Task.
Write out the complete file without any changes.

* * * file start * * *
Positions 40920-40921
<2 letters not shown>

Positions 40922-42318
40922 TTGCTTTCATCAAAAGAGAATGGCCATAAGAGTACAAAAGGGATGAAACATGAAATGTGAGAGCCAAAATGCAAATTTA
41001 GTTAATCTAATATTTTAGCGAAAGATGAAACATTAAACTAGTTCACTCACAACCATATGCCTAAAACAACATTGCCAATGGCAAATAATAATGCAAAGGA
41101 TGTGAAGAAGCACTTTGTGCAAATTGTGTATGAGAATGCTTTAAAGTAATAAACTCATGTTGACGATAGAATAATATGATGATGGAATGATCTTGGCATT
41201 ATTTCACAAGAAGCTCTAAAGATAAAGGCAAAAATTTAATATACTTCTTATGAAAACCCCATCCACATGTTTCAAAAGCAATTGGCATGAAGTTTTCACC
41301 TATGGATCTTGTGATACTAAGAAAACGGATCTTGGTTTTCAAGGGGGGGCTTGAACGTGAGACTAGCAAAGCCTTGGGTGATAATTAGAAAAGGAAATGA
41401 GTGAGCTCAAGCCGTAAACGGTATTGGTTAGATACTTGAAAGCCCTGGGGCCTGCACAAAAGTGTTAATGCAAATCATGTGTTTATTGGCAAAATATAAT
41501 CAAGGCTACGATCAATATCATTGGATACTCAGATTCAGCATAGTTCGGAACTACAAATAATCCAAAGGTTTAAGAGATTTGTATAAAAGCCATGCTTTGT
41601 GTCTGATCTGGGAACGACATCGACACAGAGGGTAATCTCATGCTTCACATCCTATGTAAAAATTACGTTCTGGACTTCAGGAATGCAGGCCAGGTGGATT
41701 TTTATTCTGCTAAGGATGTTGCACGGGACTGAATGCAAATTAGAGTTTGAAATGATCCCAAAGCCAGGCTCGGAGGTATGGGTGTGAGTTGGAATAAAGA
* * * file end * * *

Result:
Positions 40920-40921
<2 letters not shown>

Positions 40922-42318
40922 TTGCTTTCATCAAAAGAGAATGGCCATAAGAGTACAAAAGGGATGAAACATGAAATGTGAGAGCCAAAATGCAAATTTA
41001 GTTAATCTAATATTTTAGCGAAAGATGAAACATTAAACTAGTTCACTCACAACCATATGCCTAAAACAACATTGCCAATGGCAAATAATAATGCAAAGGA
41101 TGTGAAGAAGCACTTTGTGCAAATTGTGTATGAGAATGCTTTAAAGTAATAAACTCATGTTGACGATAGAATAATATGATGATGGAATGATCTTGGCATT
41201 ATTTCACAAGAAGCTCTAAAGATAAAGGCAAAAATTTAATATACTTCTTATGAAAACCCCATCCACATGTTTCAAAAGCAATTGGCATGAAGTTTTCACC
41301 TATGGATCTTGTGATACTAAGAAAACGGATCTTGGTTTTCAAGGGGGGGCTTGAACGTGAGACTAGCAAAGCCTTGGGTGATAATTAGAAAAGGAAATGA
41401 GTGAGCTCAAGCCGTAAACGGTATTGGTTAGATACTTGAAAGCCCTGGGGCCTGCACAAAAGTGTTAATGCAAATCATGTGTTTATTGGCAAAATATAAT
41501 CAAGGCTACGATCAATATCATTGGATACTCAGATTCAGCATAGTTCGGAACTACAAATAATCCAAAGGTTTAAGAGATTTGTATAAAAGCCATGCTTTGT
41601 GTCTGATCTGGGAACGACATCGACACAGAGGGTAATCTCATGCTTCACATCCTATGTAAAAATTACGTTCTGGACTTCAGGAATGCAGGCCAGGTGGATT
41701 TTTATTCTGCTAAGGATGTTGCACGGGACTGAATGCAAATTAGAGTTTGAAATGATCCCAAAGCCAGGCTCGGAGGTATGGGTGTGAGTTGGAATAAAGA